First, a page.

So far, the big message from the Glasgow climate conference is the role of finance in decarbonising the global economy. But economic experts have warned that it's a dangerous development in some respects.

In his speech to COP 26 last week, the Chancellor, Rishi Sunak, pledged action to 'rewire the entire financial system for Net Zero.' Finance has taken centre, stage in large part because of inadequate government policies. According to the United Nations Environment Programme, around two-thirds of global emissions are linked to private household activity. Reducing them requires major changes in people's lifestyles, UNEP says.

What's missing in the march to net zero and ESG (environmental, social and government) investing is beneficiaries. Commentators have cautioned that a financial system wholly geared to financing net zero isn't one focused on savers and investors. Pension funds exist to generate secure incomes for pensions; insurers need to be solvent to pay out against insurance claims. Neglecting the beneficiary, some say, is a formula for financial ruin. Carney puts the net zero financing requirement at around $100 trillion (£75 trillion). If there's a revenue stream, then the funding is infinite,' Bank of America chief executive Brian Moynihan told the Wall Street Journal.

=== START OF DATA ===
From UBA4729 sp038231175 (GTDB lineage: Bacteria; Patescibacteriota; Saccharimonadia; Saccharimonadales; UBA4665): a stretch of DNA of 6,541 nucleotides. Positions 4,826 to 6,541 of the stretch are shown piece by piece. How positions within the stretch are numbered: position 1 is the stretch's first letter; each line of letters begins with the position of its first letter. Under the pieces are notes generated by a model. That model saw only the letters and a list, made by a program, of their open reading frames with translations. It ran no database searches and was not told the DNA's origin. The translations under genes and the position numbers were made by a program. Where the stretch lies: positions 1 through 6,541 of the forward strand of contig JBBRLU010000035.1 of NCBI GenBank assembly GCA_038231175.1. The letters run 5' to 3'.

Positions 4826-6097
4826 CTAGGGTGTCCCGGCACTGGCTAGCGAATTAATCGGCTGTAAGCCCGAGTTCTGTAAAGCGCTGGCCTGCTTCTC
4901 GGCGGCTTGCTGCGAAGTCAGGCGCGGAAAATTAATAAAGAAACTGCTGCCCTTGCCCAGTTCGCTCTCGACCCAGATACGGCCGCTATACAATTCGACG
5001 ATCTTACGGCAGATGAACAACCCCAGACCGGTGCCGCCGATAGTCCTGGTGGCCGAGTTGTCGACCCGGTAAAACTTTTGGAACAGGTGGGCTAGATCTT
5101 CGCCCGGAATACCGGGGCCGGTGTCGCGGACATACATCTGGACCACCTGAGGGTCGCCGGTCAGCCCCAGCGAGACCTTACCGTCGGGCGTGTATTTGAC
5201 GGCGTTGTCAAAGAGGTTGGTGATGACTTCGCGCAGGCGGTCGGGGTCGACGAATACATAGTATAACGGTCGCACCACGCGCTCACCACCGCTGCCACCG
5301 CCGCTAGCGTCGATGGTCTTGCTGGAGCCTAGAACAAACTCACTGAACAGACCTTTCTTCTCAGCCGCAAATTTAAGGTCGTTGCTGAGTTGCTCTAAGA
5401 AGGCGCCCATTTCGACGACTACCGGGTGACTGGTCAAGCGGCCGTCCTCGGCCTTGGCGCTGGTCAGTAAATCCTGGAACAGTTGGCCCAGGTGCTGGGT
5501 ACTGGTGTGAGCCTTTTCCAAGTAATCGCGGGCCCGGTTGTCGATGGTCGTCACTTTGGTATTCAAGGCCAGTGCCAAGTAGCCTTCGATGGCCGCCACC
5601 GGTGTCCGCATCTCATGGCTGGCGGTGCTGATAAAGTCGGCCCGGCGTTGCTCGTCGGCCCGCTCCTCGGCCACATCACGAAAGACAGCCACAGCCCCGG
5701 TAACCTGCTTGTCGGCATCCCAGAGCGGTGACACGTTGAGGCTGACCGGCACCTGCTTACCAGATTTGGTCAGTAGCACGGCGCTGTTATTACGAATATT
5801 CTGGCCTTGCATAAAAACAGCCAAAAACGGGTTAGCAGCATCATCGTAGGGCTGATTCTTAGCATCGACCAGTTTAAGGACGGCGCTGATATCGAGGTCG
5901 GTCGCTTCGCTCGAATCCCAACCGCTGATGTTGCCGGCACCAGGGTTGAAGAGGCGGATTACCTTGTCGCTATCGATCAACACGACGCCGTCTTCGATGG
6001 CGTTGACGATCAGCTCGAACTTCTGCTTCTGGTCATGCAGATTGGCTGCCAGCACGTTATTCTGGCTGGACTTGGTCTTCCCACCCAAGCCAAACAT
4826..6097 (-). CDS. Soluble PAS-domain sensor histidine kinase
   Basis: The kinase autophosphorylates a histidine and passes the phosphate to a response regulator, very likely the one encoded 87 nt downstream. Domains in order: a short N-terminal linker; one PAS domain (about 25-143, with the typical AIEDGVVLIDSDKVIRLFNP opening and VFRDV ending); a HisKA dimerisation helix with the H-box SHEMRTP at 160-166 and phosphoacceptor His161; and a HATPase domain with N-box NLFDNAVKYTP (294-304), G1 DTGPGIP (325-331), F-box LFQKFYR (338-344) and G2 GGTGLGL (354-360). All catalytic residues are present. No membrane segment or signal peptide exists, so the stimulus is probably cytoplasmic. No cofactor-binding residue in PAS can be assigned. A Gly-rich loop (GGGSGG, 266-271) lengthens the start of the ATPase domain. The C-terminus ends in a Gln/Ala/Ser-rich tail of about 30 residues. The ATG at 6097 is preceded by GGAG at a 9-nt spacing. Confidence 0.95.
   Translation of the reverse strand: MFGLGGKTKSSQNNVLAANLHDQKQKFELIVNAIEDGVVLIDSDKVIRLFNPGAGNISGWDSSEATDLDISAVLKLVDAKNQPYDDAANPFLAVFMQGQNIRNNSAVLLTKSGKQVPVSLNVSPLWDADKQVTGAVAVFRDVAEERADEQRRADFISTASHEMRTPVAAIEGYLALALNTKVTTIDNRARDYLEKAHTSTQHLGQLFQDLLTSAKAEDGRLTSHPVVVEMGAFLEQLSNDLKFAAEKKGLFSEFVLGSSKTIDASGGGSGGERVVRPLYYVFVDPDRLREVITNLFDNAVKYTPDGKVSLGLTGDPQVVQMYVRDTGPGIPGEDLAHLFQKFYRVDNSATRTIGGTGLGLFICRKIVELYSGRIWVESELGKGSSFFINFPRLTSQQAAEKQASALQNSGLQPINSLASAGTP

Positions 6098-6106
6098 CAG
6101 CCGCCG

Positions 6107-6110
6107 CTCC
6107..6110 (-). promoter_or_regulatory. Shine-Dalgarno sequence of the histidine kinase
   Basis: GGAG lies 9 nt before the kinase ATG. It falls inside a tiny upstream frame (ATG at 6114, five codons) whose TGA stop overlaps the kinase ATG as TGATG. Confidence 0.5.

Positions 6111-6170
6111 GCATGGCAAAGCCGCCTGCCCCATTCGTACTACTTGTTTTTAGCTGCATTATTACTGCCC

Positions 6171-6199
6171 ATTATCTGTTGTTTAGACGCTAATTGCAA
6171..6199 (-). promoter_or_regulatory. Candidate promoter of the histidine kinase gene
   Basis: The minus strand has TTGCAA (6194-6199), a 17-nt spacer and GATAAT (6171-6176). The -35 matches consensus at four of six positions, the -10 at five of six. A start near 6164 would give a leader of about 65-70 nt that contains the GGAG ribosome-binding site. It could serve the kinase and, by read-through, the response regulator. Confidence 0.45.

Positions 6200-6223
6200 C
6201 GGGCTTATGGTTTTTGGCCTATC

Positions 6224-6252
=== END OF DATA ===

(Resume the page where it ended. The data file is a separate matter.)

These revenue streams don't currently exist, but one way or another, they will be created ' supported by governments and multilateral aid agencies such as the World Bank. On the other side of the ledger, returns on investment in the production of hydrocarbon energy needed to keep the lights on and economies moving are to be suppressed, pushing up their cost. The day Sunak spoke, low wind speeds necessitated paying coal-fired power stations thousands of pounds per megawatt hour to help keep the lights on.

Historian Adam Tooze calls the energy transition a 'historic experiment.' The climate crisis enters a new, dangerous phase as finance ministers, central bankers, and financial leaders all look to save the planet 'with other people's money.

About the Author: Glen Callow

Prime Accountants News Centre

Do you need to talk to us about any of the news, information or resources on our website?